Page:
Some have called the TSA “Americas Gestapo”.
The shoe removal policy is certainly one area where they seem unaccountable, uncoordinated and when questioned undeniably rude.
Here is the word from the TSA – full policy here.
TSA Shoe Screening Policy
You are not required to remove your shoes before you enter the walk-through metal detector.
HOWEVER, TSA screeners may encourage you to remove them before entering the metal detector as many types of footwear will require additional screening even if the metal detector DOES NOT alarm.
Screeners will encourage you to remove the following footwear that is likely to require additional screening:
* Platform shoes (including platform flip-flops)
* Footwear with a thick sole or heel (including athletic shoes)
* Footwear containing metal (including many dress shoes)
I travel with similar shoes on every trip – Doc Martens with almost zero metal in them. The heel and sole are less than one inch in height.
My experience is that there is no rhyme or reason on removing shoes. It seems that screening shoes is purely down to the whim of the individual TSA agent.
Just in the last month I have seen that it’s 50/50 whether shoe removal is required. My shoes have never been screened in Europe or Canada.
When you question the policy you get selected for ‘random screening’. That’s not random; that’s intimidation so that you always comply.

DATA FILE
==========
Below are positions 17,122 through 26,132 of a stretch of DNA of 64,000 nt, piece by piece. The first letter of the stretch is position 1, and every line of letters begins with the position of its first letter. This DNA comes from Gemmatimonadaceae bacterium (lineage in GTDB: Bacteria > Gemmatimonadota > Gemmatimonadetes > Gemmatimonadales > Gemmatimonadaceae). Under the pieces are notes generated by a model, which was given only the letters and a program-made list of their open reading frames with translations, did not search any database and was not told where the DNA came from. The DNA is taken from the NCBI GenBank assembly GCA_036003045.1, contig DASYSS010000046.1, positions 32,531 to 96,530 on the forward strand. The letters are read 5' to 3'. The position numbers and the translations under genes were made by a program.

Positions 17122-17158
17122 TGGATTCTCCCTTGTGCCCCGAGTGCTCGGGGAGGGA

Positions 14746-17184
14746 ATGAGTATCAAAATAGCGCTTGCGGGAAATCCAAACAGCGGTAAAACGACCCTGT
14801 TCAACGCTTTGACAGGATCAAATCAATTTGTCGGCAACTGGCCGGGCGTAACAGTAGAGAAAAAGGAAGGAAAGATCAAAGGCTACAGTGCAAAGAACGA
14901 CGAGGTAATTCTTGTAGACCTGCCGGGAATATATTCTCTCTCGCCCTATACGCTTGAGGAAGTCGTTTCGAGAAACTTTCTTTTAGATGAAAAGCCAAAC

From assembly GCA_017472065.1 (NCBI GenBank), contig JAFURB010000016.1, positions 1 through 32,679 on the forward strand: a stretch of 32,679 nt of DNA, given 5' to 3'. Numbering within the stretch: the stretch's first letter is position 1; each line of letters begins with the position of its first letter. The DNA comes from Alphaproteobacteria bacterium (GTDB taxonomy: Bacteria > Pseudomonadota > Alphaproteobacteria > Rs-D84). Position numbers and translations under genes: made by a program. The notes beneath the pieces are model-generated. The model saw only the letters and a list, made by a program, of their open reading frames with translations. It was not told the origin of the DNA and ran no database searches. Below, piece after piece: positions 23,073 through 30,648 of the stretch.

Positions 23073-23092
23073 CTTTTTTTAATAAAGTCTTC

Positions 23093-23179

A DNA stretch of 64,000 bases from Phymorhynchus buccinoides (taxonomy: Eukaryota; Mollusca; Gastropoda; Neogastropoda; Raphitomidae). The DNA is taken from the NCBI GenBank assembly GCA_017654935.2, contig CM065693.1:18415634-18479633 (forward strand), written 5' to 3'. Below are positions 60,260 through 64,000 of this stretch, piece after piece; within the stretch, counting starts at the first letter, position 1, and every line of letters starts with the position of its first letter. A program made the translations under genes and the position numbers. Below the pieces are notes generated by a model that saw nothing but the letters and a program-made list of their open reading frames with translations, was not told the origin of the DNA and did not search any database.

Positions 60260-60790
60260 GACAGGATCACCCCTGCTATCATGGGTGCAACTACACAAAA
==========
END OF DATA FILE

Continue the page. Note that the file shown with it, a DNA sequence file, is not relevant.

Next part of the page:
When I ask the TSA duty administrator for guidance on the shoe policy I get referred to the above information; this is patently being ignored. Most frequent travellers I talk to are getting screened and ‘invited’ to remove their shoes.
When I pressed further on this policy – I was told that although ‘shoe removal is not required, and that TSA agents cannot ask you to remove shoes’ – when you are ‘invited to remove shoes’ this clearly is an instruction. When invited and you decline you always get a full security search – 15 minutes of wasted time.
There are many, many frequent fliers questioning this mindless policy. Even as far back as 2003 this was noted as being inconsistent.
That is so true. In my recent travel from Baltimore to Chicago to Boston and back to Baltimore, I had the same experience. Last summer while travelling I actually wore Teva sandals to the airport. I still had to take them off. When they had me do that, I actually looked at the attendant somewhat incredulously.
I have given up trying to game the TSA when travelling. It just never works out the way I think it should.